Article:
Watts stood to lose a lot if he was honest – his home, his mistress, possibly even his job. In his mind, the risks of full disclosure outweighed the risks of triple homicide. That may be a damning indictment of him, but whether we accept it or not, and whether we like it or not, it’s also his damning indictment of the world we live in.

Who cares what Chris Watts thinks of society, right?

But it’s the same society that is now condemning an innocent bystander to the murders. Kessinger is innocent [yes, some people can’t abide those words side by side] in the strict sense that she didn’t directly destroy Watts’ family. It feels like heresy to say that, but to address the point more fully – in the history of cheaters and adulterers, how many have gotten away with adultery with zero repercussions?

In the history of human beings cheating on their partners, how many have cheated during a pregnancy, or during financial stress, or when the brood becomes too much to handle, with no blood being shed?

And how many of those encounters have led to triple murder? The answer is, almost none, but it did for Kessinger.

The court of public opinion can be just as effective, if not more so, at pronouncing judgment, and executing a sentence against perceived lawbreakers. Again, Kessinger hasn’t been put on trial, and at least in the eyes of the law, she’s not been found to be guilty of anything, not even obstruction of justice.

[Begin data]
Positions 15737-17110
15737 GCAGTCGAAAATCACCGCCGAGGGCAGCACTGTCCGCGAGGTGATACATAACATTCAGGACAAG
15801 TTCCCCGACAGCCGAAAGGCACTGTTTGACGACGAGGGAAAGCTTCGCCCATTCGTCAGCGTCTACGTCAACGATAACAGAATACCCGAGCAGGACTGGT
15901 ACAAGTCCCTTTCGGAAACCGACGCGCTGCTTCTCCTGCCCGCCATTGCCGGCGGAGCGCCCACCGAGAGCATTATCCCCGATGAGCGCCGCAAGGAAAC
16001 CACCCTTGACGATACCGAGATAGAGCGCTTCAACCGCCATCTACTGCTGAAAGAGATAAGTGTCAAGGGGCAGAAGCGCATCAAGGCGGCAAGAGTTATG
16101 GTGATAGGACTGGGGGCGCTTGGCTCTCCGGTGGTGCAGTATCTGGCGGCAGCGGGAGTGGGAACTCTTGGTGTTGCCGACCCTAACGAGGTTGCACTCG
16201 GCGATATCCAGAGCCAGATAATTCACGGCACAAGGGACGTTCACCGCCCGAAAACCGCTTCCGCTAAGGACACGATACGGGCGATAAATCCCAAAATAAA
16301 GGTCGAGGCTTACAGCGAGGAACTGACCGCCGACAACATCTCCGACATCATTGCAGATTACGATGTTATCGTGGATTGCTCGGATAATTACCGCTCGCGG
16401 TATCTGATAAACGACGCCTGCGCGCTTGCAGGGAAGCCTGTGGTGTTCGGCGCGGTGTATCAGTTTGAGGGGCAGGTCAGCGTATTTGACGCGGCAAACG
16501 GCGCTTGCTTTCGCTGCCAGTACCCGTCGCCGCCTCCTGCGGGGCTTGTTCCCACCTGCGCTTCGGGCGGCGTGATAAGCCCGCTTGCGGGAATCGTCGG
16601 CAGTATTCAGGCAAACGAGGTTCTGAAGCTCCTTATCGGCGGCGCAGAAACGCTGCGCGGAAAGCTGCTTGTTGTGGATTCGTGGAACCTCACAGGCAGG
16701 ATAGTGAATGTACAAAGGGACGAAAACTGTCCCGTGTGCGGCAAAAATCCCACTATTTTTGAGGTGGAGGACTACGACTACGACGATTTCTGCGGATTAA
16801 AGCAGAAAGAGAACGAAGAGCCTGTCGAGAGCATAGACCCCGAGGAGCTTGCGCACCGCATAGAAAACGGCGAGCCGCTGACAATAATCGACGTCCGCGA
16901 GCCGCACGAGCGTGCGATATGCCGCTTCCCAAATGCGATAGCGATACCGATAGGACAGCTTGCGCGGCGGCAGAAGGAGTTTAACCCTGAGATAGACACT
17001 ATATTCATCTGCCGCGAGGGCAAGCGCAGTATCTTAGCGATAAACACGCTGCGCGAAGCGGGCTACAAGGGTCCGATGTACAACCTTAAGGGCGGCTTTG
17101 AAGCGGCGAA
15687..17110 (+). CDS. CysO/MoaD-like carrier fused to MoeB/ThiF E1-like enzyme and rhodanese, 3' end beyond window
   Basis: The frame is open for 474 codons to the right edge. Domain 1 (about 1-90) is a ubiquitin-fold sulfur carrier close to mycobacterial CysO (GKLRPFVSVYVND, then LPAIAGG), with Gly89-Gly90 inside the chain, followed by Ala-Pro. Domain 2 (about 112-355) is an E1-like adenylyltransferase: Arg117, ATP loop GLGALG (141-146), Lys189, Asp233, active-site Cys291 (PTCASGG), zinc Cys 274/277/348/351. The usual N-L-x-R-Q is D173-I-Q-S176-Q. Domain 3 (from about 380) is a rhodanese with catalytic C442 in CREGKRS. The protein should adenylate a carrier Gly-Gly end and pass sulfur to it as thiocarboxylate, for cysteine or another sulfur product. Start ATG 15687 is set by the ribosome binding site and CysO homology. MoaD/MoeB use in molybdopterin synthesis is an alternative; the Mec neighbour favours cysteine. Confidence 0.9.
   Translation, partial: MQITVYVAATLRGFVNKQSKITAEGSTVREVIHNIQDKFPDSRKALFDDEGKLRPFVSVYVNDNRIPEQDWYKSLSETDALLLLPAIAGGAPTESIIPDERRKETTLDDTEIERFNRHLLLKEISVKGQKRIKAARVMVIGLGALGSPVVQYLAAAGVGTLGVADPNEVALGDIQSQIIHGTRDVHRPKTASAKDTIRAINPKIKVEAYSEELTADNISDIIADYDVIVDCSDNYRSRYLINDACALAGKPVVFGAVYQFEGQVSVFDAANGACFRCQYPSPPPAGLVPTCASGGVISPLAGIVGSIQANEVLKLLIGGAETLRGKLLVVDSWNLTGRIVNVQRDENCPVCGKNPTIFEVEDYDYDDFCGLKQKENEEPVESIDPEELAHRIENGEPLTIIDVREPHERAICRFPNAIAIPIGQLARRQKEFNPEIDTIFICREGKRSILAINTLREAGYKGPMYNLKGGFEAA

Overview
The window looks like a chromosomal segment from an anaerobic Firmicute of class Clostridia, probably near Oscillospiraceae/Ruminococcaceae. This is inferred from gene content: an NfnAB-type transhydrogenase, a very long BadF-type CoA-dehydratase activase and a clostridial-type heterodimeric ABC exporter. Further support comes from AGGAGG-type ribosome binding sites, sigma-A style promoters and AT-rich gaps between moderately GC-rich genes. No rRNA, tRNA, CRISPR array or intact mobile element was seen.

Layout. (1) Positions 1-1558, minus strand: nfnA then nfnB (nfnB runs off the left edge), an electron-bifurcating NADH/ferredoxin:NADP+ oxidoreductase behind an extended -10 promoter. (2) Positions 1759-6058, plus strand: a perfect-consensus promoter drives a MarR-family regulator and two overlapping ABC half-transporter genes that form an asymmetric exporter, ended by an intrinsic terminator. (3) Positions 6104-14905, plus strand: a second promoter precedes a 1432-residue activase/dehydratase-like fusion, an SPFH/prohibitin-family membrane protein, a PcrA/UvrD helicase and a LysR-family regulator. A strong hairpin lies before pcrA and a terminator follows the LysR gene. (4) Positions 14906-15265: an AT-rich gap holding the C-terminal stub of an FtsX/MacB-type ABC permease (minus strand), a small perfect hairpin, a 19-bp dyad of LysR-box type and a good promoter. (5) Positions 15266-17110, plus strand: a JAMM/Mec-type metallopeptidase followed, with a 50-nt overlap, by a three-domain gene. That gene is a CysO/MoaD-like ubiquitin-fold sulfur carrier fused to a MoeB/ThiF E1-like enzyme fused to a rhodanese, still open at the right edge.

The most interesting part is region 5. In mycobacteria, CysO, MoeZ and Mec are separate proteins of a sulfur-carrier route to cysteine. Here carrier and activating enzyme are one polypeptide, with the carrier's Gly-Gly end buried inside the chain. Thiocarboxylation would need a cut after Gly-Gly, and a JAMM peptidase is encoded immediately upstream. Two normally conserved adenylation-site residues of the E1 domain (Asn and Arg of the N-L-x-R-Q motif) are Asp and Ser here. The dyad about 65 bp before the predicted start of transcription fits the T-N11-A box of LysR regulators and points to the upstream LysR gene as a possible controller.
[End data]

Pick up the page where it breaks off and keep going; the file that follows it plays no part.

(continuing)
While Kessinger is clearly not blameless in this debacle, neither is it true that she was entirely to blame either.

If there is an argument that Kessinger losing her life [her home, her job, her married lover] is a kind of just desserts, there is, at the same time, a demonstration here for how society can destroy you if and when the tide turns. Just as it can destroy anything, including a song or anyone else when it makes up its mind.

So how about a thought experiment. Let’s imagine you [or I] are Nichol Kessinger. We’re her. We’re in her shoes. We’re the most hated woman in America. What do you do?

The first answer that comes to mind is that she [you/me] should have gone to the cops the moment she [you/me] learned Shan’ann and the kids were missing, and that the cops had been summoned. Let’s leave out the debate about whether or not she [you/me] knew about the pregnancy, or when she [you/me] might have known.

Our argument is that Kessinger [you/me] should have gone to the cops, and done so with full disclosure. No deleted messages. Just tell them what happened. Is that what you/me would do in similar circumstances? Wouldn’t that have made the public lynching even worse?

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Whatever we may say in response to that, Kessinger thought it would, hence she stayed out of the spotlight and went underground for several months. When she did come out, she gave a carefully contrived interview with a defamation lawyer present, to a reputable media agency. She had to come out from the cold, because her part in the Watts case was days away from being confirmed for the first time at the sentencing hearing.

Kessinger’s story didn’t do much good. Her public lynching went ahead regardless.